The purpose of this investigation was to determine the relationship between personality characteristics, as measured by the Myers-Briggs Type Indicator (MBTI) (form G), and an acute pain response in 107 postadolescent men. Subjects included 107 military school cadets. Each subject performed a cold pressor test (CPT) and was evaluated for pain threshold and pain tolerance times. Each was then evaluated for preference on eight personality characteristics: extraversion, introversion, sensing, intuition, thinking, feeling, judging, and perception. The personality characteristics were measured by the MBT1 (form G). Pearson product-moment correlations between the pain threshold and tolerance times and the eight personality characteristic scores were nonsignificant. The results indicated there was no relationship between the eight personality characteristics, as measured by the MBTI (form G), and pain threshold or pain tolerance, as measured by the CPT, The findings also indicated a low correlation between pain threshold and pain tolerance (r=.25).
Barton P. Buxton and David H. Perrin
Michael R. McCarthy, Barton P. Buxton and Carlan K. Yates
Continuous passive motion (CPM) is a modality used in the treatment, management, and rehabilitation of a variety of orthopedic problems. Recently, CPM devices have been therapeutically employed immediately after autogenous patellar tendon reconstruction of the anterior cruciate ligament (ACL). Whereas the concept of early motion is indicated, there is a concomitant concern that the implementation of immediate passive motion may stretch or rupture the graft. Twenty subjects scheduled to undergo ACL reconstruction were randomized into two groups (10 CPM and 10 non-CPM). All subjects performed the same postoperative rehabilitation with the exception of the CPM. Objective anterior tibial translation measurements were recorded with a KT-1000 for a 30-1b (133.5-N) Lachman test at 1 year postreconstruction. The results of this study indicated that the implementation of immediate continuous passive motion did not have any deleterious effects on the stability of the ligament reconstruction.
Wanda Koszewski, Joanne S. Chopak and Barton P. Buxton
Barton P. Buxton, David H. Perrin, Ronald K. Hetzler, Kwok W. Ho and Joe H. Gieck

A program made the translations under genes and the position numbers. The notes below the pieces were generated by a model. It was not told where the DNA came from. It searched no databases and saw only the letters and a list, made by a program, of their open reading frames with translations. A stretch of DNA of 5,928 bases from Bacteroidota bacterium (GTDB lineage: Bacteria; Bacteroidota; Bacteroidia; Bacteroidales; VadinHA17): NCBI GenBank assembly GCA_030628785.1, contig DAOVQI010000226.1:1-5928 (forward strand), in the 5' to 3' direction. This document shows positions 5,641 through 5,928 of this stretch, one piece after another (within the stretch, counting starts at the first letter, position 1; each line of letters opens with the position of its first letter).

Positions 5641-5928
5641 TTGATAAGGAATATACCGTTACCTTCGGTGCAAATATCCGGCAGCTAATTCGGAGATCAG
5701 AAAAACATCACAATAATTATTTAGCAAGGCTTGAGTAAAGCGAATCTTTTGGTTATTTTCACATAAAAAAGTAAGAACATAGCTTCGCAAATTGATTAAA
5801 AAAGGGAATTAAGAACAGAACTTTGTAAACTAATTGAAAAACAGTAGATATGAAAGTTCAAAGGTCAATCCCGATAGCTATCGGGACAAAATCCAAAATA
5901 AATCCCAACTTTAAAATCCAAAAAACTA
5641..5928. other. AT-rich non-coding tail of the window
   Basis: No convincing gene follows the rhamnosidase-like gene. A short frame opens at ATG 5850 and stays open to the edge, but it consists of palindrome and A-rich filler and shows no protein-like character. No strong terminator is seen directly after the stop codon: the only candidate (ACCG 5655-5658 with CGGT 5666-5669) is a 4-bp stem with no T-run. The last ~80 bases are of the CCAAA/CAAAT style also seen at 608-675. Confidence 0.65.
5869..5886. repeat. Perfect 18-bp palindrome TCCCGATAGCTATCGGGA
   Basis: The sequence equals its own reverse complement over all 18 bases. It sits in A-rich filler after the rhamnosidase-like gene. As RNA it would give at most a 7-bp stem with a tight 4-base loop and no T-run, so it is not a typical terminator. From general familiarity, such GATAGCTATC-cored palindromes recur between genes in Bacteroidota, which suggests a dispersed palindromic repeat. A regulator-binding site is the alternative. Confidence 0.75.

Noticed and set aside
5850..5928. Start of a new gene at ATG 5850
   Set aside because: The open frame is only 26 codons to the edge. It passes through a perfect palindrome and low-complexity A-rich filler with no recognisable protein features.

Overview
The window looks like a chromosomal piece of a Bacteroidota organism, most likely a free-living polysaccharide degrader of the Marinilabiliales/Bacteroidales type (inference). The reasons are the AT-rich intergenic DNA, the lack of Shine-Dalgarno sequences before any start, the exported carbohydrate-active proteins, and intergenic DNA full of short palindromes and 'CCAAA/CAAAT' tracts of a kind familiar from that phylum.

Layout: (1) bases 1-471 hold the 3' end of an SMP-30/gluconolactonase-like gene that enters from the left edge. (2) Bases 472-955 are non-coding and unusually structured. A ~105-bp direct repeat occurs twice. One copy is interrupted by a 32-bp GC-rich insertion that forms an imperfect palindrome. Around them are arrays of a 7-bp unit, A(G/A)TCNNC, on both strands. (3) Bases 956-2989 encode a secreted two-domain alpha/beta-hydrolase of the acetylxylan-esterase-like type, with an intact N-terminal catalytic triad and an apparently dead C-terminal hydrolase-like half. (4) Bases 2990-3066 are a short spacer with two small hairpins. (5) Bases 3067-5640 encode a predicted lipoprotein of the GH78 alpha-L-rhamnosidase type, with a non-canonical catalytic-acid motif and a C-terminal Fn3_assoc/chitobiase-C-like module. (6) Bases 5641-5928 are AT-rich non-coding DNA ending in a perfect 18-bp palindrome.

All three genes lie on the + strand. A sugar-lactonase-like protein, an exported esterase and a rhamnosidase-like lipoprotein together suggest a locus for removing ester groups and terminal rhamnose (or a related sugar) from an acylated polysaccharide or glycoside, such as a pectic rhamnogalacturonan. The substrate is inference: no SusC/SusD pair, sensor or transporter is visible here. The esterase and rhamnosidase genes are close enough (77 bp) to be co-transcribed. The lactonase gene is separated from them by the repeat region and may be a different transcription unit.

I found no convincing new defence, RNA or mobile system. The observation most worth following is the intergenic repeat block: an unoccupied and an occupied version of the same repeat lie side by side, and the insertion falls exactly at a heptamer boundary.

The purpose of this investigation was to determine the relationship between ethnicity and acute pain response in male athletes. Subjects included 93 male athletes (age = 18.65 ± .58 years) of differing ethnicity. Each subject performed a Cold Pressor Test (CPT) and was evaluated for pain threshold and pain tolerance times. Two one-way analyses of variance were performed to analyze the data. The results indicated that significant differences existed in pain tolerance times between ethnic groups (p<.05). However, no differences were observed in pain threshold times. These findings support the existence of a difference in pain tolerance between ethnic groups in collegiate athletes.
Michael R. McCarthy, Barton P. Buxton, W. Douglas B. Hiller, James R. Doyle and Denis Yamada
In an attempt to quantify the current standards in surgical procedures and rehabilitation protocols utilized to treat patients with anterior cruciate ligament (ACL)-deficient knees, a 19-question survey was sent to members of the Hawaii Orthopedic Association. The findings indicated that only 54% (30/56) of the respondents were performing ACL reconstructions, of which 87% (26/30) were performing an intra-articular procedure and none were performing extra-articular procedures exclusively. The findings further indicate that 80% (24/30) of the 30 respondents performing ACL reconstructions were using an arthroscopically assisted, bone-tendon-bone autograft procedure. However, in marked contrast to the uniformity that existed concerning the surgical procedure, there was a drastic difference in the rehabilitation protocols and procedures that were recommended postoperatively. The most apparent differences in rehabilitation protocols existed in the utilization and initiation of open versus closed type kinetic chain exercises and activities.
Kavin K.W. Tsang, Barton P. Buxton, W. Kent Guion, A. Barry Joyner and Kathy D. Browder
The purpose of this study was to investigate the differences in skin temperature during ice application through a dry towel and a dry elastic bandage compared to application on bare skin. Nine subjects completed a 30-min treatment session that consisted of 0.68 kg of cubed ice applied under three conditions: through a dry towel, through a dry elastic bandage, and directly on the skin (control). Following the removal of the ice, all subjects were monitored for 20-min for skin temperature (S temp). There was a significant interaction in S temp between the control (12.50 ± 4.39 °C) and dry towel (23.48 ± 2.88 °C) conditions, the control (12.50 ± 4.39 °C) and dry elastic wrap (27.47 ± 2.36 °C) conditions, and the dry towel (23.48 ± 2.88 °C) and dry elastic wrap (27.47 ± 2.36 °C) conditions. The findings indicated that using a barrier (dry towel or dry elastic bandage) limits the temperature-reducing capacity of the ice and therefore its potential physiological effects.